How Summer Reading Assignments Prep You for College

Summer reading assignments closely resemble many college course curricula and, if approached properly, can provide great practice of skills you’ll need for your freshman year.

By Hilary Gan, Varsity Tutors' Contributor

July 12, 2016

How Summer Reading Assignments Prep You for College

Summer reading assignments in high school can be 500-page books, which can seem overwhelming. In college, however, students can face 30-50 page readings from multiple classes a few times each week.

Summer reading assignments closely resemble many college course curricula and, if approached properly, can provide great practice of skills you’ll need for your freshman year.

Here are a few…

Time management

Time management is one of the biggest takeaways from a summer reading assignment. Summer break is roughly equivalent to a semester, and just like in college, you’re expected to create your own schedule for getting it done. Procrastinating until the last two weeks of vacation can cause a lot of stress and leave you forced to turn in shoddy work.

If you can, try to review the assignment before school even lets out for the summer, and create a reasonable plan for yourself by breaking the assignment into smaller chunks that can be done weekly.

Staying accountable

At the university level, you’ll be expected to put in anywhere from two to five hours of study time for every hour of class, with very little accountability. Summer reading assignments can help you learn how to motivate yourself and stay dedicated.

Small rewards like going out for coffee after completing an assignment or planning to meet friends after a study session can motivate some people; others may do better by asking friends to hold them accountable by meeting up to study together or checking in by text daily on progress.

Some people need to find ways to make the work itself fun and challenging with homework competitions or reward apps. Knowing how you work best before heading off to college will help you avoid stress and stay on track.

Self-directed learning

High school educators are often able to be more involved and can create clearer structure for students than professors have time to do. At the university level, you’ll be expected to pull the important concepts out of your reading and apply them in class and in your homework on your own.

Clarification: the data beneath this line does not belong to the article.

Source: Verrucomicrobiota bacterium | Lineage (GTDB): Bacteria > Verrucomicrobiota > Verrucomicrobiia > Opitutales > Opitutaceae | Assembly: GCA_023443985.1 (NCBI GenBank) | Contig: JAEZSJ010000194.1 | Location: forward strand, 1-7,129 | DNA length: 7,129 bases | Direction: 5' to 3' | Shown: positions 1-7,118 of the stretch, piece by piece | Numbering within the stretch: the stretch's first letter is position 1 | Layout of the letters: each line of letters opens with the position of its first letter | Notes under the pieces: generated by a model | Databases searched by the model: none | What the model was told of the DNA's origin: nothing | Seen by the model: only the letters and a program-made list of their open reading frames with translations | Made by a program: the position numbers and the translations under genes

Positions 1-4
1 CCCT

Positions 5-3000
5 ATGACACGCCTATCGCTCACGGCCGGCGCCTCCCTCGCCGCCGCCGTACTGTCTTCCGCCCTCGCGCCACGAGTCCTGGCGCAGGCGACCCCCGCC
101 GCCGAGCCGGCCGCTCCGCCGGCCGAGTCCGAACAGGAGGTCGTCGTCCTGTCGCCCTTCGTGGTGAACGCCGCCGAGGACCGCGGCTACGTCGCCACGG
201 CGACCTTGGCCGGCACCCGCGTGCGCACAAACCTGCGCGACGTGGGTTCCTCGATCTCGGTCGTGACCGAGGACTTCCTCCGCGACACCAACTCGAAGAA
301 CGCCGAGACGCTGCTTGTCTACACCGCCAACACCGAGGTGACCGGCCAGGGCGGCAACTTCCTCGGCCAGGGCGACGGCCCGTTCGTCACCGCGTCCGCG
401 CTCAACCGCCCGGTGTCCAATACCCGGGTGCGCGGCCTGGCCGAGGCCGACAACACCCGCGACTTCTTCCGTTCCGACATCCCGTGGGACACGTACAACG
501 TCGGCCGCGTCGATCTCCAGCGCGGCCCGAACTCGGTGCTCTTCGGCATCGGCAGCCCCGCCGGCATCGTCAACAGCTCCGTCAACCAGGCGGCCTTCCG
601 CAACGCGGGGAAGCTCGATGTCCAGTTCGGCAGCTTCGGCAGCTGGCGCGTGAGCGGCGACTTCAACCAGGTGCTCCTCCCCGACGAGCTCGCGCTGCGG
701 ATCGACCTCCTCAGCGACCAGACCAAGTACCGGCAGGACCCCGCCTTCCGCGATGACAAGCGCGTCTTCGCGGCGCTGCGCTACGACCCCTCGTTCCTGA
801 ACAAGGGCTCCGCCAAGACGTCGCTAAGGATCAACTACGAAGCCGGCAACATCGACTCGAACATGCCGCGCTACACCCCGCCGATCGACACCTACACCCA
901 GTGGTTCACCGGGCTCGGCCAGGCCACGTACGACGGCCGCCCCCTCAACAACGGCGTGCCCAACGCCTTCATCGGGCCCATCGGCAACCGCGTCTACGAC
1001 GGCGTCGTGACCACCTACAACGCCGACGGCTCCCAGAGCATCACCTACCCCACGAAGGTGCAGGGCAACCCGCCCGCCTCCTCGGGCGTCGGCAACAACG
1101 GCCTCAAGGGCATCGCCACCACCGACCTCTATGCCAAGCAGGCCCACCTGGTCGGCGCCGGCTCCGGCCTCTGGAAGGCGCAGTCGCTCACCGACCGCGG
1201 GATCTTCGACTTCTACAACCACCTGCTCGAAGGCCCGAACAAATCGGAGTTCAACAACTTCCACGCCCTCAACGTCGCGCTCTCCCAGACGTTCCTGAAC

Summer reading assignments are structured similarly: once you do the reading, you’ll likely be expected to write an essay or take a test the first week back without any classroom prep time. Make sure to take notes and look for supporting resources that will help you extract the big takeaways from the reading.

Building reading strategies

Summer reading is also an opportunity to learn to read college-level texts effectively. Practice strategies such as doing multiple readings with different purposes, allowing more time for textbooks and high-concept reading, skimming the text and re-reading with a focus on the important passages, taking notes and highlighting as you go, and restating what you’ve read in two or three sentences when you’ve finished.

You’ll be in a better situation than most other freshmen and ready to handle reading workloads across most disciplines.

While summer reading assignments can seem excessive at first glance, they replicate the college environment well and provide good opportunities for building a skill set that will help you excel at the university level.

Hilary Gan is a professional tutor and contributing writer with Varsity Tutors, a live learning platform that connects students with personalized instruction to accelerate academic achievement.

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